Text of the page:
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That's Schmidt: So long to the Google chief who wasn't

The end of a troika

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Makes AdSense

While Schmidt was CEO, the company also introduced AdSense, which brought the AdWords model to third-party websites. And though AdSense doesn't bring in nearly as much cash as Google's search ads, it accounts for the second hefty slice of the company's quarterly revenue. In the fourth quarter of 2010, Google-owned sites generated 67 per cent of sales, while partner sites pulled in 30 per cent through AdSense.

Eric Schmidt

Eric Schmidt

Schmidt may have laid the groundwork for other big revenue sources. But maybe not. Android – meant to fuel the company's mobile ad ambitions –  is now more popular than the Apple iPhone, and in the fall Google said it was on pace to collect a $1bn a year in mobile ad revenue. But that's still a fraction of the company's overall sales – $29.32bn in 2010 – and for what it's worth, we know that Android wasn't Schmidt's baby – at least not when Page and Brin purchased the project without his approval.

In the fall, Google also said it was on pace to collect $2.5bn a year in revenue from display ads, so that's at least showing some serious growth. And the company says YouTube revenue doubled in 2010. But it won't say what it doubled from. YouTube boosts the company's bottom line in other ways, but it's not yet the advertisers' dream Google has long said it would be.

It's hard, however, to criticize Schmidt for the financial performance of services such as YouTube when the company is pulling in $29.32 billion a year. In 2010, Google's net income hit $8.51 billion. Where Schmidt deserves criticism is in the way the company approached so-called social networking and, well, PR. According to Ken Auletta's sources, Schmidt's appetite for the job waned not just because of the China decision, but because Google was struggling to deal with the success of Facebook and increased scrutiny from regulators.

"Google was becoming defensive. All of their social-network efforts had faltered. Facebook had replaced them as the hot tech company, the place vital engineers wanted to work," Auletta writes. "Complaints about Google bureaucracy intensified. Governments around the world were lobbing grenades at Google over privacy, copyright, and size issues. The 'don’t be evil' brand was getting tarnished, and the founders were restive."

For a company whose ultimate aim is to serve up "The Perfect Ad" – to use your online behavior to display the ads that you most want to see – Google's inability to land a serious foothold in the social-networking space can only be described a major failure. There's a reason Google is fighting so hard to pry user data out of Facebook. In a way, Facebook is beating Google at its own game.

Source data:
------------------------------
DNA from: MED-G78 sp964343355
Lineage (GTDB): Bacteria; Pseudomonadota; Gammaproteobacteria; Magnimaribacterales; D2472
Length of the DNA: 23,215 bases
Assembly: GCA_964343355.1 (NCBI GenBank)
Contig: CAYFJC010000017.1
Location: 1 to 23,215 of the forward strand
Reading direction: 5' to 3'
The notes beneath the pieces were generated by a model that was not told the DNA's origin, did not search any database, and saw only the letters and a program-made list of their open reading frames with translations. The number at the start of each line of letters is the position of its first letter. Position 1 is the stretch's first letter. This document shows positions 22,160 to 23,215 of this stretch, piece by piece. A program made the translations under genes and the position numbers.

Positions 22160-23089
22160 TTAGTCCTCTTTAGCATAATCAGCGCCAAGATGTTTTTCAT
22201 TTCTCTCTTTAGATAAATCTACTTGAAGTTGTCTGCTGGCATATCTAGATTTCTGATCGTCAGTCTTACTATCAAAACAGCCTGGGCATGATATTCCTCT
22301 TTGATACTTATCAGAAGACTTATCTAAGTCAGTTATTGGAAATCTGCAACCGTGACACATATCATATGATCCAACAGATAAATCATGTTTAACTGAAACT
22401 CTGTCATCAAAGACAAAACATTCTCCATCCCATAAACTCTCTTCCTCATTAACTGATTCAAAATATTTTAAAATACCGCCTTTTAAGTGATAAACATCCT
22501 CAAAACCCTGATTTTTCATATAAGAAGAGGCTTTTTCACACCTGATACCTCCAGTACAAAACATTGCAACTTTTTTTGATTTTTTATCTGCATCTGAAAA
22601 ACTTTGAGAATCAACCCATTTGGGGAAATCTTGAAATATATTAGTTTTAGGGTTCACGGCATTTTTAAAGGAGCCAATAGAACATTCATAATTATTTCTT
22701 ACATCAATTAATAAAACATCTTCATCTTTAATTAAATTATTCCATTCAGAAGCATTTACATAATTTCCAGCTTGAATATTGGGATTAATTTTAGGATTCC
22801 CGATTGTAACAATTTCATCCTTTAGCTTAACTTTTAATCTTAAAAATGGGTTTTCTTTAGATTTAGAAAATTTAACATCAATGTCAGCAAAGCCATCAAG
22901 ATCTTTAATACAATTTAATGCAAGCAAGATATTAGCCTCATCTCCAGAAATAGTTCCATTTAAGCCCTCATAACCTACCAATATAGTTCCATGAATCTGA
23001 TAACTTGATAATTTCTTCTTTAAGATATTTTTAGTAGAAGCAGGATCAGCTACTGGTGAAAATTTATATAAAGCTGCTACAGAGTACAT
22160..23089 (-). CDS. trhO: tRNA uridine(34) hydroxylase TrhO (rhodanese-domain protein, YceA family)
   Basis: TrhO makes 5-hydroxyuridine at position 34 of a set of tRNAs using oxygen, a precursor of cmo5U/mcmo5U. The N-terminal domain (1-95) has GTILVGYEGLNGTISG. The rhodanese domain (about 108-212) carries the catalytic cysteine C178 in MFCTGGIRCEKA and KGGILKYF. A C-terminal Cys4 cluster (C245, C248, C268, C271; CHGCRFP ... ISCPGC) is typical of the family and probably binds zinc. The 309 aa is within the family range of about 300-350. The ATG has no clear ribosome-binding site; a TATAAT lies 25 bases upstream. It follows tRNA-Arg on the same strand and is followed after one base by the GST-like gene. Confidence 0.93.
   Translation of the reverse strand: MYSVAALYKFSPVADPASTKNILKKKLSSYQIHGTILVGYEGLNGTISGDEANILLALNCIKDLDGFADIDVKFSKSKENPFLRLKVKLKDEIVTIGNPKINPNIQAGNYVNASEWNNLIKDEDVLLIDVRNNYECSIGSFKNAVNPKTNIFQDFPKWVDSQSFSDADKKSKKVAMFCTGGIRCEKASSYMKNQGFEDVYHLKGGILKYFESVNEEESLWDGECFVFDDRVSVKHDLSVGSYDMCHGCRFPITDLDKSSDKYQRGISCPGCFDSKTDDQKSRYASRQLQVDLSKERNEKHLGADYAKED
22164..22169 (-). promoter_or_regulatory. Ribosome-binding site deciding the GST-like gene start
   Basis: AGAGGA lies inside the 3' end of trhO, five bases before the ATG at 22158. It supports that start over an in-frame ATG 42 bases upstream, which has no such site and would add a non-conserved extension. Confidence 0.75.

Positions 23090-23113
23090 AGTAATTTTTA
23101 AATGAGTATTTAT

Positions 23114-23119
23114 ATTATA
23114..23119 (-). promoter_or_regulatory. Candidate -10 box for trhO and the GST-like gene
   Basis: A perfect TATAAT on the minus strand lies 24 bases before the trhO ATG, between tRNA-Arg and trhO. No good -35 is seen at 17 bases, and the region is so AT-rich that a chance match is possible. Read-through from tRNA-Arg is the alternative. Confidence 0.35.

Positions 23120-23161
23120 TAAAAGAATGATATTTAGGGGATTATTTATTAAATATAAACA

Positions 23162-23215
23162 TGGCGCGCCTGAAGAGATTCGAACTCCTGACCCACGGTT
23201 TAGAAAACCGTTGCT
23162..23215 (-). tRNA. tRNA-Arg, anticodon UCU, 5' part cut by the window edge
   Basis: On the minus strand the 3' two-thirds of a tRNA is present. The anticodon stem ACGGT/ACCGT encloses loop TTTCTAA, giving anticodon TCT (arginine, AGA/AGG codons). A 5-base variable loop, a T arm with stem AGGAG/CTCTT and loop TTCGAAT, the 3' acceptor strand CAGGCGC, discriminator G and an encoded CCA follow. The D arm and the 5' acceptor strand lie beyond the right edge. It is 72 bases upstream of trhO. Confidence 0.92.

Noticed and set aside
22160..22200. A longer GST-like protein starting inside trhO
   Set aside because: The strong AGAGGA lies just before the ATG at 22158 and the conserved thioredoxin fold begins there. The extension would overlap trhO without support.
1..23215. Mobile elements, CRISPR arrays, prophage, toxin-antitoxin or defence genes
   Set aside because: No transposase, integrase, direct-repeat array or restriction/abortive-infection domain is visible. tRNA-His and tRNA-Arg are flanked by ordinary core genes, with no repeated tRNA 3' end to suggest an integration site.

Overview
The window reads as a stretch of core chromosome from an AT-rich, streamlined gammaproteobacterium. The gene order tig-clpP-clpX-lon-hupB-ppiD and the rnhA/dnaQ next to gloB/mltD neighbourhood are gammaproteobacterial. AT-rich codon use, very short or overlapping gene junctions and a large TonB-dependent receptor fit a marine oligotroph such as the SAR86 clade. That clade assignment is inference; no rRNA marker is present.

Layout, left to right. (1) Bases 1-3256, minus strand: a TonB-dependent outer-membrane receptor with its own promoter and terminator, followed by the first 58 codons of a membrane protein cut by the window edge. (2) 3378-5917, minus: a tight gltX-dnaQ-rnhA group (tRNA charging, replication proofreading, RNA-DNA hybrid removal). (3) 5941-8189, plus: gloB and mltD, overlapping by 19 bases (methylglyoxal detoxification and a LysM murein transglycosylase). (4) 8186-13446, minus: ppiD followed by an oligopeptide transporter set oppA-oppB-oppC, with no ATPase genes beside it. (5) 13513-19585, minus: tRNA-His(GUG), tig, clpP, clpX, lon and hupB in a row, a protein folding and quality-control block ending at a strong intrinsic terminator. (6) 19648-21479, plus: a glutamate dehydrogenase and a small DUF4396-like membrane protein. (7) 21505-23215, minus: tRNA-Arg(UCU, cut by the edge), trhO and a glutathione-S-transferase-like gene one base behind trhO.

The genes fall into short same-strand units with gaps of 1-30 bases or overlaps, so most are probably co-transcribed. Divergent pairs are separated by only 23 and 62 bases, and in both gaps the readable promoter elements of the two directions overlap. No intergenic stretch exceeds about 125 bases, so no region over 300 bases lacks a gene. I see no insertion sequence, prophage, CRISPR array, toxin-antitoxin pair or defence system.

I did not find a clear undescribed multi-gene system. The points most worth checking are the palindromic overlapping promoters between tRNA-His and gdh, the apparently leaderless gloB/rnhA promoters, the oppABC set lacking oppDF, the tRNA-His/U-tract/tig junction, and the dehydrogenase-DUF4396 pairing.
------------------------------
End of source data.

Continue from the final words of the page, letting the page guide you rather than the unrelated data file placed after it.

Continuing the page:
And then there's the PR issue. If Google's image has been tarnished over the last few years – and it certainly has – much of the blame falls on Schmidt. His haughty, creepy, and occasionally insulting way of addressing the company's approach to privacy is notorious. "Google policy is to get right up to the creepy line and not cross it," he once said, unwittingly showing that Google's policy is just the opposite. His efforts to paint such comments as humor only made the situation worse.

The irony is that when he steps down as CEO, Schmidt will concentrate on communication with the outside world. "As Executive Chairman, I will focus wherever I can add the greatest value: externally, on the deals, partnerships, customers and broader business relationships, government outreach and technology thought leadership that are increasingly important given Google’s global reach; and internally as an advisor to Larry and Sergey," he said in a blog post.

And in Schmidt's old job, we have Larry Page, who's famously disdainful of PR. In 2008, according to Auletta's book, Page told the company's PR team that over the course of the year he would spend no more than eight hours on press conferences, speeches, or interviews. This stance – which has, on some level, pervaded the company – is one reason the company is facing an antitrust investigation in the European Union. Schmidt says that people are critical of the company because they doesn't understand how Google works, but the company has hardly made itself easy to understand. And that alone makes the investigation worthwhile.

In recent months, Google has begun to open a bit – to its credit. But one wonders how far the company will go with a CEO who sees so little value in communicating with the outside world. And it isn't exactly comforting to watch Eric Schmidt morph into the company's master of public relations.

But that's the way it is. On April 4, Google's Eric Schmidt era ends. And though we can't say what the next ten years will bring, we can say that Schmidt's reign will ultimately be remembered for three things. He reigned only in part. He partially reigned over the rise of AdWords. And, yes, he creeped people out. ®

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